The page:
Sunday, July 24, 2022

James L'Etoile's New Thriller, DEAD DROP


Thriller writer James L'Etoile stops by today with a few training tips for writers. The cute dog photos are just a coincidence. - Claire

Claire, thanks for letting me guest post today on Do Some Damage. With DEAD DROP fresh out on the streets, I’m in that sweet spot somewhere in between exhaustion from finishing all the work to get a book published and anxiety that no one will read it. I barely remember the last few months of revisions. Then there’s the publicity and marketing and the worry if I’ve done too much and people are sick of seeing my stuff, or what if I’ve haven’t done enough and no one knows about the book?

There’s only so much you can control. A simple concept, right? But, it’s something the Corgis reminded me about during one of our walks. I use the time with the dogs to do a bit of training with them (they both have obedience and therapy dog titles) while I mull over characters, plot points, and scenes I’m writing. During one of these walks, it struck me how much dog training and writing have in common. I know, you’re thinking I’ve gone to the dogs…

If I listen to what Emma and Bryn the Corgis tell me, they firmly believe they are responsible for DEAD DROP because they have been training me.

They remind me of a few basic commands and rules used in dog training:

Rule: Stay on Leash. On walks in the community, the Corgis stay on leash. It’s not only courteous to the neighbors and other dogs, but it also makes sure the Corgis pay attention and stay on task. They tell me I need a leash while writing to keep me from distractions and wandering off from the keyboard. Which leads to command 1:

Sit-Stay.  Once I’m at the keyboard, they tell me I need to park there and don’t get up until I’m released. There will be emails, social media, phone calls, and all sorts of interruptions, but while I’m in a “Sit-Stay” I’m supposed to focus on one thing—writing.

Heel: Generally speaking, when you give the dogs a heel command, they are to follow your lead. This also applies to writing. I have to pay attention and “Heel” while I’m writing, which means follow the damned outline.


 

Look: Sometimes a dog will get excited and lose focus on the task at hand. The “Look” command gets their attention, and they are supposed stop whatever it is they’re doing and make eye contact with you. I can get off-task from time to time with scrolling on Instagram or procrastinating on just about anything other than writing. “Look” should get me re-focused on the job at hand, namely putting the words down on the screen.

Roll Over: I’ll admit this is a hard skill for my Corgis to manage. But the idea is stop, drop, and roll. Sometimes you just need to roll around in the stinky stuff to forget what else is going on. For a writer, a “Roll Over” could mean put that review/rejection/scene that’s just not working behind you and get back at it.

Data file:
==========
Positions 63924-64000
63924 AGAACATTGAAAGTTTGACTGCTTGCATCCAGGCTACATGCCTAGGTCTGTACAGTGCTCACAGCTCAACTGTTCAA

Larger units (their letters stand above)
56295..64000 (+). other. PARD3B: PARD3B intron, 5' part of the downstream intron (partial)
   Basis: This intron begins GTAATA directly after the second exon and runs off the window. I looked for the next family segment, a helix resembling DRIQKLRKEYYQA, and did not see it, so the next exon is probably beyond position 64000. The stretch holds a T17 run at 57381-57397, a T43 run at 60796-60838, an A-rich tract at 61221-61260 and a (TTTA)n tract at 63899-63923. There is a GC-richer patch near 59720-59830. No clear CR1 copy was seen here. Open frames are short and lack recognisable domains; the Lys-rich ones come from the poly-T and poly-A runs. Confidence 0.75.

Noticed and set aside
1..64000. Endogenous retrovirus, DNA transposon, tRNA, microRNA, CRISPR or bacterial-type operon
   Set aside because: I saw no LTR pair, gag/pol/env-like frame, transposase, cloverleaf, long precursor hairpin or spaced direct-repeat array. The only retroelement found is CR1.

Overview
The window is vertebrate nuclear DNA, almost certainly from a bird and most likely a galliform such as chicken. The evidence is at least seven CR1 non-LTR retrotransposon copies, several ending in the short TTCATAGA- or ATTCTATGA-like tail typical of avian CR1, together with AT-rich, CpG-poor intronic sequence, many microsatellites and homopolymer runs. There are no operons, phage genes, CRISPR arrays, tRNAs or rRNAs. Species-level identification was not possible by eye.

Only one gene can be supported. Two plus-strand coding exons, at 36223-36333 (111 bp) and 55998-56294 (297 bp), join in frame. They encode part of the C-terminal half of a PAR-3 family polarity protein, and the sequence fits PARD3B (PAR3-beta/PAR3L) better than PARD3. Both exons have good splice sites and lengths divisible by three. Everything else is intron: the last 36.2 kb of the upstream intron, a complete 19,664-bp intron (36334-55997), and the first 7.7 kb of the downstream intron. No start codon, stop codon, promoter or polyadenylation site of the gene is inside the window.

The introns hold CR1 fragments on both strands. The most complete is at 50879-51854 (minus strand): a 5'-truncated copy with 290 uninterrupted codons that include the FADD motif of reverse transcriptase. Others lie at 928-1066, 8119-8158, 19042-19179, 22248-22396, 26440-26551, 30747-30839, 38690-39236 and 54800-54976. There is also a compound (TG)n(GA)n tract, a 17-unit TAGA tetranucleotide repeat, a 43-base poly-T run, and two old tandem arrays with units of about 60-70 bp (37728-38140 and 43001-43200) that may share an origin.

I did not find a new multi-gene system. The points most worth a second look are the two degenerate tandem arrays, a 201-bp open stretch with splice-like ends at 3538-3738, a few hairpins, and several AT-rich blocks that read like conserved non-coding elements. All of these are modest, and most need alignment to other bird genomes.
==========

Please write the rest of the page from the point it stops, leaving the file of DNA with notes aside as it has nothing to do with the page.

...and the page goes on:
Rally: While not a command, both Emma and Bryn have Rally titles, where they follow a course with me where we perform skills like this:

 

 

This also looks very much like one of my story outlines.

And finally, the “Clean up your own mess” rule. In the dog walking world, it’s a simple concept. Don’t pee in your neighbor’s yard. I’m talking about the dogs, because when the humans do it, that’s a whole other set of issues. The cops are called and the handcuffs come out … But, where was I, oh, yeah, if your dog answers nature’s call and leaves a deposit, be kind and pick it up. No one wants to see your mess. The same applies to writing. Your mess of a first draft needs to be cleaned up and revised before another human sees it.

I guess, Emma and Bryn have a point. I do use much of what they’ve taught me in my daily writing routine. Now, where are those tasty treats…

James L’Etoile’s latest thriller, DEAD DROP, hit stores last Tuesday. You can get it at your local independent bookstore or through IndieBound, Amazon, or Barnes & Noble.

Hundreds go missing each year making the dangerous crossing over the border. What if you were one of them?
While investigating the deaths of undocumented migrants in the Arizona desert, Detective Nathan Parker finds a connection to the unsolved murder of his partner by a coyote on a human smuggling run. The new evidence lures Parker over the border in search of the truth, only to trap him in a strange and dangerous land. If he’s to survive, Parker must place his life in the hands of the very people he once pursued.
Border violence, border politics, and who is caught in the middle. The forces behind it might surprise you.

James L’Etoile uses his twenty-nine years behind bars as an influence in his novels, short stories, and screenplays. He is a former associate warden in a maximum-security prison, a hostage negotiator, facility captain, and director of California’s state parole system. He is a nationally recognized expert witness and consultant on prison and jail operations. L'Etoile's crime fiction work has been recognized by the Creative World Awards, Acclaim Film, and the Scriptapalooza Television Script Competition. Major social themes weave through his work, including the world of human trafficking, black market organ transplants, homelessness, domestic terrorism, immigration policy, political corruption, and the pharmaceutical industry.



 

 

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